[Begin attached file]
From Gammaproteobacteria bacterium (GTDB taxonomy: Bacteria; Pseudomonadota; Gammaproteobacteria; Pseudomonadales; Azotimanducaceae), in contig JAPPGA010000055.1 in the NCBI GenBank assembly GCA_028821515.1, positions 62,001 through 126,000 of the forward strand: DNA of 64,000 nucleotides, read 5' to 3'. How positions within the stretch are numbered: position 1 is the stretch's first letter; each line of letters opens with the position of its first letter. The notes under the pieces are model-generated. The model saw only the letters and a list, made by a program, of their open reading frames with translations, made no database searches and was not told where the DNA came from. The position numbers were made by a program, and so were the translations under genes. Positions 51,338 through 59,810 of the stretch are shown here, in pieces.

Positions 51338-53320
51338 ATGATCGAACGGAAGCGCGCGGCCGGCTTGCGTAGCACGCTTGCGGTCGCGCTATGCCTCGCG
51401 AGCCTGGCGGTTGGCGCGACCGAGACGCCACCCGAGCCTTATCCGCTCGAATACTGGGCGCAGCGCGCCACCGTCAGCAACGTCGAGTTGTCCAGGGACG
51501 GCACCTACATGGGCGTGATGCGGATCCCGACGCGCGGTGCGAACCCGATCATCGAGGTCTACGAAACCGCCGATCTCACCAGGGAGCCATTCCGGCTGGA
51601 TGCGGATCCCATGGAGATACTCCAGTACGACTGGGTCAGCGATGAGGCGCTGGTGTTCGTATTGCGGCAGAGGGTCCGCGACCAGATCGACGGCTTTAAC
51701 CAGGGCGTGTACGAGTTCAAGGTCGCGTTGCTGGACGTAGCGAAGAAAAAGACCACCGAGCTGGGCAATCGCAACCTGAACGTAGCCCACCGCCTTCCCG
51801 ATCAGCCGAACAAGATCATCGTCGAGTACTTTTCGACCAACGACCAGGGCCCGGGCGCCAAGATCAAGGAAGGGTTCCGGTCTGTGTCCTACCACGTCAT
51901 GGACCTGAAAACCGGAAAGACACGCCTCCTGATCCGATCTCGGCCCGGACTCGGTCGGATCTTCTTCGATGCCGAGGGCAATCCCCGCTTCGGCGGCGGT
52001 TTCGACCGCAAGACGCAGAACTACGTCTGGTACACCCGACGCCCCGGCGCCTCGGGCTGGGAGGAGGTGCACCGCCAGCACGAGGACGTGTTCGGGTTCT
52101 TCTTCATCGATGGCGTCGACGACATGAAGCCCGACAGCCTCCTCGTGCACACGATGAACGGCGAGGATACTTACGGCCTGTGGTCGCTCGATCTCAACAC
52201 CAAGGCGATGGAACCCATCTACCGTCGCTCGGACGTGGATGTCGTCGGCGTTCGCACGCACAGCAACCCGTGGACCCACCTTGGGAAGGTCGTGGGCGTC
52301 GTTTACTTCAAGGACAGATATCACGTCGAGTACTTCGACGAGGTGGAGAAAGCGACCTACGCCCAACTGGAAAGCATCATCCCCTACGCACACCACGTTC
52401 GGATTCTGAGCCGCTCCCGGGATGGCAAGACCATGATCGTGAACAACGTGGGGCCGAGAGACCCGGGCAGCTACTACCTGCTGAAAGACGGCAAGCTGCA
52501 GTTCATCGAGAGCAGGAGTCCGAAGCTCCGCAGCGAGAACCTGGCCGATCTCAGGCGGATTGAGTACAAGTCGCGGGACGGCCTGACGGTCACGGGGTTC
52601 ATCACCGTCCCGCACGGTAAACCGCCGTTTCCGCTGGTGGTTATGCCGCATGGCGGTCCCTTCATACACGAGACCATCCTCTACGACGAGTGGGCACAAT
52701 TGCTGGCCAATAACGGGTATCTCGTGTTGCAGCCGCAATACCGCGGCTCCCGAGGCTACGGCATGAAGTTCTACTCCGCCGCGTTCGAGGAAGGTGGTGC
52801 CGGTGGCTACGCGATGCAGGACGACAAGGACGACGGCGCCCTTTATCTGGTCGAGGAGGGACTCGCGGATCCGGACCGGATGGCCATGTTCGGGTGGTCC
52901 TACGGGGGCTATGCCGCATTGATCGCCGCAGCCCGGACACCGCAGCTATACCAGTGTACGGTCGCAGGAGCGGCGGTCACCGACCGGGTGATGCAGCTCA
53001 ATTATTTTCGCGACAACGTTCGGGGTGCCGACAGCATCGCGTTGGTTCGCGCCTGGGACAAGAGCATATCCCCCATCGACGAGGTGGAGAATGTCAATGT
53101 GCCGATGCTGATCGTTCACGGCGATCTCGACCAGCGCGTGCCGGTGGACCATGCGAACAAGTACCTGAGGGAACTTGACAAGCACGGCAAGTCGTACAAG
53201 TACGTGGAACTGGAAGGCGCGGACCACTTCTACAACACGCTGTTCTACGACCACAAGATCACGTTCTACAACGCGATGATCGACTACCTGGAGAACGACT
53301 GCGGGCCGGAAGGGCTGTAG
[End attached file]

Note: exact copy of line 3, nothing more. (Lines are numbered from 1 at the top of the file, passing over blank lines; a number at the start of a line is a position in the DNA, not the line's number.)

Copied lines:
51338 ATGATCGAACGGAAGCGCGCGGCCGGCTTGCGTAGCACGCTTGCGGTCGCGCTATGCCTCGCG